Ultimately, two years later, Apple’s support of their first iPad is not a very good recommendation for spending another $500. Apple will need to offer a really compelling argument to make that seem worthwhile, especially without a reality distortion field to help out this year.
Otherwise, I’ll just wait for the iPad 4.3
Of course, I was incredibly surprised that the 4S didn’t include a memory upgrade. So what do I know? ↩
I’ll give it a pass for not being insanely great, as that’s a significantly higher mark. But my Macs stay really good for years. And my iPod Touch was really good for years. It doesn’t seem like too much to ask of the $500 iPad. ↩
Oh, who am I kidding. I’ll probably be out there standing in line for the damned thing. I’m such a fanboy. ↩
I spent a lot of time coming up with spoiler markup that would actually work on iPads. Then I never used it.
So this is it. Below is some spoil-filled text. Look at it with care.
There. What do you think about that?
Claude Shannon. Charles Babbage. Ada Lovelace. Alan Turing1.
These are our new Newtons. They opened the door to the modern world that we are even now beginning to step out into. And James Gleick will introduce you to all of them as he tries to do for the science of information what he did in his fantastic book about chaos theory: introduce the interested layman to the world of bits, bytes, signal, and noise the same way that he showed us all how strange attractors work back in 1988.
It’s hard for me to judge how well he did since I actually know a [very] little about information theory (as opposed to knowing nothing at all about chaos theory that Gleick didn’t teach me). So a lot of the book was a bit of a boring re-tread for me. Of course, there were also things that were new to me in my far-less-than-academic understanding of information theory: Maxwell’s Demon was possibly my favorite of the “new things”.
So while I think he did a great job with “A History” and “A Theory”, I couldn’t help but feel that “A Flood” was given short shrift; since dealing with this flood is arguably one of the primary first-world problems that would be affecting his readers (I read this book on a Kindle overflowing with other un-read books, for example. And it’s getting worse). Sure, he talked about how many petabytes of data move across the Internet every day, and he mentioned twitter and filtering and such. But it was all a very “evening news” sort of treatment.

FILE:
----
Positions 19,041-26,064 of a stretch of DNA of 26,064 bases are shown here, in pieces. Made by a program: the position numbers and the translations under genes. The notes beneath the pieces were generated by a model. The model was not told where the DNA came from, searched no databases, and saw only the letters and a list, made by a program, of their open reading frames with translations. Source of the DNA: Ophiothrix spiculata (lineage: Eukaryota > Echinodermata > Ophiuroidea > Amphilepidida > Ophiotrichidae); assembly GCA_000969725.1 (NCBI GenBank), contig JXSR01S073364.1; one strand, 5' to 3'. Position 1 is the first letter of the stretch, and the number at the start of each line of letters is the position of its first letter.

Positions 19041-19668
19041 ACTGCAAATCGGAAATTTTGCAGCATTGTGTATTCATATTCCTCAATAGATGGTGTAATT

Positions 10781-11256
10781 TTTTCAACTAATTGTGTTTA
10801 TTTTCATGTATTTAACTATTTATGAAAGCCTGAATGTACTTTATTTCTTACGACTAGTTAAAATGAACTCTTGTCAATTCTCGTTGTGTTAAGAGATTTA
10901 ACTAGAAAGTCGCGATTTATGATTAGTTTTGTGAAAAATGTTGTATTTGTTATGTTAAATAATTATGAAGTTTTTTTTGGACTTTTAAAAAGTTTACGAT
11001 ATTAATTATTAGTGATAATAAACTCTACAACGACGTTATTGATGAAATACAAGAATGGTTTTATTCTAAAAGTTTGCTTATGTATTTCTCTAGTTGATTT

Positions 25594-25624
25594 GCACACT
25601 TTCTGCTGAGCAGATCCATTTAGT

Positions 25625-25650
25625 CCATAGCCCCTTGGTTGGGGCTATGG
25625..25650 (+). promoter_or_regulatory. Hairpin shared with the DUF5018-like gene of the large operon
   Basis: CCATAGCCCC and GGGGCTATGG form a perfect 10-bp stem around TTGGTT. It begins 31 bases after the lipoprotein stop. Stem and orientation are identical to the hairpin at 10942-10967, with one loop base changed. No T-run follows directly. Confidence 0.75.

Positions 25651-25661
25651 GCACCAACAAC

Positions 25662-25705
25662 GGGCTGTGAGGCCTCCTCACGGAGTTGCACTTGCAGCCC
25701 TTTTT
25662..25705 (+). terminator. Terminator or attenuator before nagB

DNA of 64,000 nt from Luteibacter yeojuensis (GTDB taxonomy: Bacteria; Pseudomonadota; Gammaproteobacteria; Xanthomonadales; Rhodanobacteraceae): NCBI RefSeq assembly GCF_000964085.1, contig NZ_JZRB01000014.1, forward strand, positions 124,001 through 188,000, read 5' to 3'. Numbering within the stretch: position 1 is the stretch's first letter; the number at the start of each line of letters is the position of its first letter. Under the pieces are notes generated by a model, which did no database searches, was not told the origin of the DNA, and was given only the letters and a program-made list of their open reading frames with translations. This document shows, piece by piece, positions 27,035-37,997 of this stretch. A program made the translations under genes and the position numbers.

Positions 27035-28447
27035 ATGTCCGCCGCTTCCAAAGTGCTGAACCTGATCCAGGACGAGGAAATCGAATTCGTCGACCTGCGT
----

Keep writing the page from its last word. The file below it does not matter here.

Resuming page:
I don’t think there was anything new or useful for the sort of person who would be likely to pick up the book in the first place. There certainly wasn’t anything that will resonate with anyone in a decade. This section of the book has a very short shelf life.
I guess my ultimate feeling is that the book should have merely been “A History, A Theory”. It would’ve gotten another star from me in that case. As it stands though, I came away feeling that the last few chapters were just rushed fluff where Gleick didn’t really have anything to say. Those chapters stood in stark contrast to the rest of the book, of course, but they couldn’t help but bring the whole thing down.
Though once again, Alonzo Church gets short shrift. I guess the lambda calculus just isn’t as sexy (or as understandable) as an infinite tape-reading machine. ↩